How can we best use primary sources in a digital age?
I recently wrote a blog about how the universities of Cardiff, Liverpool and Loughborough are inspiring students to take control of their learning by giving them opportunities to work in innovative ways with digital archives. Now, I’d like to share some of the other new stories that follow a similar theme.
Here, you can read about the University of Bradford’s recent partnership with the Royal College of Surgeons of England and Museum of London Archaeology (MOLA) on the digitised diseases project. Together, they’re creating 3D models of human bones as a rich open access resource for students and researchers studying medicine, physical anthropology and palaeopathology.
Developing discipline-specific technical skills
We were proud to play our role in laying the foundations for the digitised diseases project in 2011-13, as part of a Jisc-funded mass digitisation programme. Since then, the university has taken that work on to a whole new level. Using 3D laser scanning, computed tomography (CT) and radiography, the university and its partners are building a collection that so far comprises more than 1,600 scanned specimens and more than 1,400 descriptions.
This creates a digital dataset of more than seven terabytes and has generated a great deal of interest world-wide. In the week following its launch, the digitised diseases project had more than a million hits from 14,000 different visitors in 119 countries.
Much closer to home, Bradford’s students are using the resources – and the facilities in the university’s impressive Integrated Life Sciences Learning Centre – to investigate structures and systems in the human body and to explore anatomical specimens and models.
Masters’ students are gaining skills in analysis and interpretation of archaeological human remains that will stand them in good stead for professional or research careers. The university also has plans for new modules teaching digital imaging and visualisation techniques that will be of value to those who want to find jobs in areas as diverse as optics and animation.
It’s no wonder that the MSc in human osteology and palaeopathology scored 90% for student satisfaction in the 2015 postgraduate taught experience survey.
Students building archives for students
Less technologically advanced, but just as relevant for building discipline-specific digital practices, is the University of Hertfordshire’s story demonstrating how digital archives are used in the humanities.
Hertfordshire is empowering history undergraduates to take control of their learning by sending them to search digital archives for text and images that relate to specific questions posed by teaching staff. They use the materials that they find to create new archival collections for future cohorts of students to use and develop. This inherited learning programme aims to “leave learning resources richer than we found them”.
By and large, it puts the digital abilities that students already have to work, turning learners into creators rather than simply users of digital archives. The programme is enabling students to develop a richer understanding of how history is made and of how archival collections are created – what gets in, what gets lost or left out on purpose, what gets suppressed and why. They learn, too, how to write and present content for a diverse audience and they leave the programme with tangible outputs for their portfolios.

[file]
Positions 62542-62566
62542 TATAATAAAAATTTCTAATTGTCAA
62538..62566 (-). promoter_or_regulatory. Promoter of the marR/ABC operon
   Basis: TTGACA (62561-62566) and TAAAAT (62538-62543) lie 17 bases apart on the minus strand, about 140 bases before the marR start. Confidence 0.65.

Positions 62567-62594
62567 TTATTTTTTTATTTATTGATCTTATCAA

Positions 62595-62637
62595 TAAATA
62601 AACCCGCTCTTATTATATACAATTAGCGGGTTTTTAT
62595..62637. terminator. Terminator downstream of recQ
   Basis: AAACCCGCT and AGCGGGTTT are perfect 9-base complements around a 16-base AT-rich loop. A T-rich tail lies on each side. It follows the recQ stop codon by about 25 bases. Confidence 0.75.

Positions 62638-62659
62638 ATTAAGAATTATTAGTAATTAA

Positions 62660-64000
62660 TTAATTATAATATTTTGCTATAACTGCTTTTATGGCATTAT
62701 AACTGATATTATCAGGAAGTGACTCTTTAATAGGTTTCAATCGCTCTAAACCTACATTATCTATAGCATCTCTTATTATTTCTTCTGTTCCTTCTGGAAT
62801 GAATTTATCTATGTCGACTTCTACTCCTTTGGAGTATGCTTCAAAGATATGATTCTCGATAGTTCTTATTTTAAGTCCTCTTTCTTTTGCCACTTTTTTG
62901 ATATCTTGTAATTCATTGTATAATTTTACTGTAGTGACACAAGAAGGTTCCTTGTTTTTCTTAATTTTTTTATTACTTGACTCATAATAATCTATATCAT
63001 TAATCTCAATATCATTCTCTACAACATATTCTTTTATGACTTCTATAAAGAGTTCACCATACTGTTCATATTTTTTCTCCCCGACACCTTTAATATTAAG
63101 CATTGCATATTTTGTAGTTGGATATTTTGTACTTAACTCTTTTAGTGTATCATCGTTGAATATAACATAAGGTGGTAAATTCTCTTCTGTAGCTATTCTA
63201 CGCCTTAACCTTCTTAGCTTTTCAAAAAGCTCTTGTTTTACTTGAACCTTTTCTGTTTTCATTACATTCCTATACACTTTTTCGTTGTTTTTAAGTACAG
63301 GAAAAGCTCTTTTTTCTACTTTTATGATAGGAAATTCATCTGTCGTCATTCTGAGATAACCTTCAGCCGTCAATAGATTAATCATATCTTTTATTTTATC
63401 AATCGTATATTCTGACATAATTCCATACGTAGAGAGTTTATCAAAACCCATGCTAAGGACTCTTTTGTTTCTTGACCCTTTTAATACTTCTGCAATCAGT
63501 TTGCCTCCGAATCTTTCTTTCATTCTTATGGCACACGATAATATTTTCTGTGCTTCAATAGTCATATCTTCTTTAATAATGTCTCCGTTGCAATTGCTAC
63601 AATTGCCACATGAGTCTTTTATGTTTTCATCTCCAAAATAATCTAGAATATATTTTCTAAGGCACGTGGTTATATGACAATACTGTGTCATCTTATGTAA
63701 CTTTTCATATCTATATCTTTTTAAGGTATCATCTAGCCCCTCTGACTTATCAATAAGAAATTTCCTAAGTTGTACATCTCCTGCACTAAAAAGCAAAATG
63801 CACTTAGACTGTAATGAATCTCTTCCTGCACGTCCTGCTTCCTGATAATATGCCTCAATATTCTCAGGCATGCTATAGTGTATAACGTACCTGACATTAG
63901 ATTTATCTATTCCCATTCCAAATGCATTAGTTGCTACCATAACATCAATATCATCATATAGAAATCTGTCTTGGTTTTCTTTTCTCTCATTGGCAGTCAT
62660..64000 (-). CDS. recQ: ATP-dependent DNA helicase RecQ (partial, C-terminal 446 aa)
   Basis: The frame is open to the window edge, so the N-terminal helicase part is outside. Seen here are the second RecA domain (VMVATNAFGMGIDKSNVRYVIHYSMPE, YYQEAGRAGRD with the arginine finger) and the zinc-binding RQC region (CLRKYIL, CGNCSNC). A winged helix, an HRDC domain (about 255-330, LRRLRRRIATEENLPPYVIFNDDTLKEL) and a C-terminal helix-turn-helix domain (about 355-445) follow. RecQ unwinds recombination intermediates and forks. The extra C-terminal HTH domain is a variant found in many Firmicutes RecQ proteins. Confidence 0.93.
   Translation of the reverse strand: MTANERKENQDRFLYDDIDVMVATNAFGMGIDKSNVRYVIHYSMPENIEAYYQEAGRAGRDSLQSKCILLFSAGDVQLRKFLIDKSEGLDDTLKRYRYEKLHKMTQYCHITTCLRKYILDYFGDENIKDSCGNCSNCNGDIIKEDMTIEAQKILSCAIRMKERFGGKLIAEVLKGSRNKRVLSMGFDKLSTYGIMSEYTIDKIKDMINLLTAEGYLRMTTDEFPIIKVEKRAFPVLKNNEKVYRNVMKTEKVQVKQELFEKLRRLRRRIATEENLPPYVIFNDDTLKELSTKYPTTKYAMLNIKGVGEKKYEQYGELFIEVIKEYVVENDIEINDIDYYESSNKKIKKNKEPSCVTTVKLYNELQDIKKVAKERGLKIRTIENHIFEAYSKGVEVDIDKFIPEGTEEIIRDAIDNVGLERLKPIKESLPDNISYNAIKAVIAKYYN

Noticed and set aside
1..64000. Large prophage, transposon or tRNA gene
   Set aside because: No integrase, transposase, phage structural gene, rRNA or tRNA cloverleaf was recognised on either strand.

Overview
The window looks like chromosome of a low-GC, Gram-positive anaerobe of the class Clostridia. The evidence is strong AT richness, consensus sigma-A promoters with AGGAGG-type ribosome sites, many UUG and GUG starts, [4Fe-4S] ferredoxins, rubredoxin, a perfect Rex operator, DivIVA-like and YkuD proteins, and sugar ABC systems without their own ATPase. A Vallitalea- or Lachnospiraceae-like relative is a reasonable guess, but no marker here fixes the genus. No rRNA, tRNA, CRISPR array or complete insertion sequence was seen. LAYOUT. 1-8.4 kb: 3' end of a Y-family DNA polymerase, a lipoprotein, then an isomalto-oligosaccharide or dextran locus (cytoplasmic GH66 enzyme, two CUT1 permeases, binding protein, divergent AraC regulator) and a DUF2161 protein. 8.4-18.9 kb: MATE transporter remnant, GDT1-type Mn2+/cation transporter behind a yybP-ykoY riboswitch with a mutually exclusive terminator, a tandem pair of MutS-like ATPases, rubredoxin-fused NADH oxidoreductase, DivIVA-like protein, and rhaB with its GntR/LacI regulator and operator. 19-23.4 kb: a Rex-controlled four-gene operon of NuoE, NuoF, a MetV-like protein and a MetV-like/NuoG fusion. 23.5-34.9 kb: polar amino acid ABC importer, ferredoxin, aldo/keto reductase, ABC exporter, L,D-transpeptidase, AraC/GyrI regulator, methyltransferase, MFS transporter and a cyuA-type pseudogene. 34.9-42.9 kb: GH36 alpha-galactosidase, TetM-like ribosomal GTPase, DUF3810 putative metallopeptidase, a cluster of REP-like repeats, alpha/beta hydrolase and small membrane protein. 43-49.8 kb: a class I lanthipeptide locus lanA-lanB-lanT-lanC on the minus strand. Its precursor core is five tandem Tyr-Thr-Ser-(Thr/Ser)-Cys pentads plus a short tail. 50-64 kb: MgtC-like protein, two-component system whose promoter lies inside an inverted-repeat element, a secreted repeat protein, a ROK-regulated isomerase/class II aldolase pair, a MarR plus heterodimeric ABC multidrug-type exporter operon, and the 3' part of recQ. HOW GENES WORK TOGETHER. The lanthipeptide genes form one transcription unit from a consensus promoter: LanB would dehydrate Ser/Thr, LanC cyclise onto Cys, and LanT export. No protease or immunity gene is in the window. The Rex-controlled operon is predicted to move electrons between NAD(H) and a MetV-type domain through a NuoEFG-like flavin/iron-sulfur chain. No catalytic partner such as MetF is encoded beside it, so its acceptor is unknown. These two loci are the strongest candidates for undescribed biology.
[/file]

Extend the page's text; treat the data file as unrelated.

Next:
As one recent graduate from the programme says in the case study:
“The inherited learning project helped me develop many useful skills to add to my 'historian's toolkit' while looking for a job in an academic/heritage organisation.”
Understanding how history is made
Some people may already know something about the University of Sussex’s observing the 80s project. During 2013-14, a group of graduates and undergraduates worked with teaching, library and IT staff to create a digital collection based on original materials gathered together by library staff 30-plus years ago. They’re available to all as an open educational resource (OER).
Within the history department, the resources are widely used in teaching – notably for the module ‘1984: Thatcher’s Britain’. Project lead Professor Lucy Robinson says that, in this case, digital resources are not being used to do things bigger or faster, but to give undergraduates unprecedented access to original materials so they can get a better sense of how history is really made. Lucy points out that the process is “raw and messy” and as one student says:
“The authenticity of the sources has been maintained. As the diary entries have been made available in their original format, a number of them are handwritten and most of them are largely unedited. This leaves them open to interpretation and also offers further insight into the lives of the respondents by alluding to their age, social status or level of education."
It’s clear from Sussex’s story that the history department remains keen to innovate and to explore digital archives in new ways. You can also read about their experiments with augmented reality (AR) and social media, and find out what they might do next.
Find out more
All the case studies are available to download and If they’ve inspired you to do more with your own digital collections, take a look at our guide to making your digital collections easier to discover. It offers techniques to help you extend their reach and evaluate their use and impact.